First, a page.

Suppose you’re making like cucumber rolls, or the sushi of your choice.

If you’re an amateur like me, what’s your sushi gonna look like? It’s gonna be kind of a mess, right? Again, you have wildly different size rolls, some rolls are thin, some rolls are thick, the ingredients, the cucumbers are unevenly cut, they’re not nicely in slices.

I remember during the pandemic, during the early, early months when you know, nothing was open, you had to make stuff at home and made some homemade sushi and it was really uneven.

It was pretty amateur.

And that was a hallmark of something made by a human for sure and an amateur.

Now suppose you are a sushi chef, you’re a sushi pro, you’ve been making it for 20 years, or you’re a sushi machine, like a literal machine, you own a sushi machine, they do exist.

What’s your sushi gonna look like? Every role is gonna be nearly identical, the perfect amount of tuna or cucumber or whatever, it’s good, the rice is going to be perfectly cooked, it’s going to be rolled exactly the same.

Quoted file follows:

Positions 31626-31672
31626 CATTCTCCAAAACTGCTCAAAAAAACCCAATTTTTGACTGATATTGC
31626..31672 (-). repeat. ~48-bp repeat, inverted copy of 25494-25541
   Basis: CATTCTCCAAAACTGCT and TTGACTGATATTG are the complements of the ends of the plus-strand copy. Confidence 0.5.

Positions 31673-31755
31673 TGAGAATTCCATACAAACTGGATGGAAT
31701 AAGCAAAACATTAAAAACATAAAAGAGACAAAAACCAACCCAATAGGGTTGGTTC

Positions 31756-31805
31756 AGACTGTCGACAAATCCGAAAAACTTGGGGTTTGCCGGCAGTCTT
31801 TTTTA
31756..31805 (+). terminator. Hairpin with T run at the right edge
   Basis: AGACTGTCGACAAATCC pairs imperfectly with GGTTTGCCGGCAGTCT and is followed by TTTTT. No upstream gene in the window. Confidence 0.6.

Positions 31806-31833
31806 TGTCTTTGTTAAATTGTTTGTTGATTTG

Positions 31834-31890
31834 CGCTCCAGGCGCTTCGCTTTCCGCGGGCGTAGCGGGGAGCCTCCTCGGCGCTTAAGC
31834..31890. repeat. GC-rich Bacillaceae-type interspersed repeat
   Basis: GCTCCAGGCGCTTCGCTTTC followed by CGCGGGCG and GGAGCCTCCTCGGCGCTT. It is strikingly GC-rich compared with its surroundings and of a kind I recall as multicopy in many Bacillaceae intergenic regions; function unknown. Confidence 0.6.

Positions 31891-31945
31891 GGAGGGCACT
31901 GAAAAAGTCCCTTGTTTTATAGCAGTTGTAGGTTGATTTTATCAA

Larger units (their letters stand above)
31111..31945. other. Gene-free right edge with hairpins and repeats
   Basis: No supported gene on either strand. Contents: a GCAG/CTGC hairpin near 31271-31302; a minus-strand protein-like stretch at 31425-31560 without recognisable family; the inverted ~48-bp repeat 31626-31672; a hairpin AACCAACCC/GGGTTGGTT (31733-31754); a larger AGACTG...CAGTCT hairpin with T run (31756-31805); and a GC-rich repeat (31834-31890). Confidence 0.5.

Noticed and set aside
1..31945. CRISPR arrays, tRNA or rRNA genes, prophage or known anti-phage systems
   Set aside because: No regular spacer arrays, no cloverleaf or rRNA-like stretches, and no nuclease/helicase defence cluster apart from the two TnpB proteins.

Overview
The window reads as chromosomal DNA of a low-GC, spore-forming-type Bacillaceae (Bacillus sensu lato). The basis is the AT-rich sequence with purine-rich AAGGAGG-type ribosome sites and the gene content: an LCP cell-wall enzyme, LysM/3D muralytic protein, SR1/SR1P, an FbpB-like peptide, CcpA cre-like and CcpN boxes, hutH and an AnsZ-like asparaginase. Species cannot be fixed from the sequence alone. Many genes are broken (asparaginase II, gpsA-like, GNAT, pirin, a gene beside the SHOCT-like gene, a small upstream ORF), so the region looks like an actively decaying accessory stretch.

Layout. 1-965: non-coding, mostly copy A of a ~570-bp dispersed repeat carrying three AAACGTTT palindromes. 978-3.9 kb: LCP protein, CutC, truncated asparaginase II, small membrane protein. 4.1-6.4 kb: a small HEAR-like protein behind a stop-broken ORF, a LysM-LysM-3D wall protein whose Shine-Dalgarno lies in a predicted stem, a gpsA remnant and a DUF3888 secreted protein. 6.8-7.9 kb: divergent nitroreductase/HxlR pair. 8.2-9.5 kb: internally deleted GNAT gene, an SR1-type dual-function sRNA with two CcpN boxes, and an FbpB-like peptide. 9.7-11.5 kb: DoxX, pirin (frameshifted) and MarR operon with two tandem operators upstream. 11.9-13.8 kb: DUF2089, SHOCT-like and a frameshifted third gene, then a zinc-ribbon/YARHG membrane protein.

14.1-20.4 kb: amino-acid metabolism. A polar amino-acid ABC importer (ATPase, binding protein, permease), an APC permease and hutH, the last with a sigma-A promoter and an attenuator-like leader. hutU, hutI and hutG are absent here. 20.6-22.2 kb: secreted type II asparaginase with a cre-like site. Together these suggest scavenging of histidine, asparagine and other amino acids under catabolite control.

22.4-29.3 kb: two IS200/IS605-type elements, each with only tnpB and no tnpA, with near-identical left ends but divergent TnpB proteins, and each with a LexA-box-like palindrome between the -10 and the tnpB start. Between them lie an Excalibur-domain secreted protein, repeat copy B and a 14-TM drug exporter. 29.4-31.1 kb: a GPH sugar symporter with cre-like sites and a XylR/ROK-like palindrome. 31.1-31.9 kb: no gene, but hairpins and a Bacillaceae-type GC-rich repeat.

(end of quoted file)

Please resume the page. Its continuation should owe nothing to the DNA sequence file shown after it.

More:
It’s gonna be cut exactly the same.

When you put it on a plate, it’s gonna look nice and orderly and neat.

The variance in ingredients and amount and size, all of it will be nearly zero.

Every aspect of it will be just perfect, uniform and identical.

In sushi that that’s a good thing.

You want uniformity, you want the same quality fish all the time.

You want the Christopher Penn: same quality of rice all the time.

And it’s easy to spot right, you put a plate of Chris’s homemade sushi next to a machine made or professionally made and it’s pretty easy to spot which one is was made by by Chris at home, right? With AI generated content, you can still see that uniformity, but it’s less of a good thing.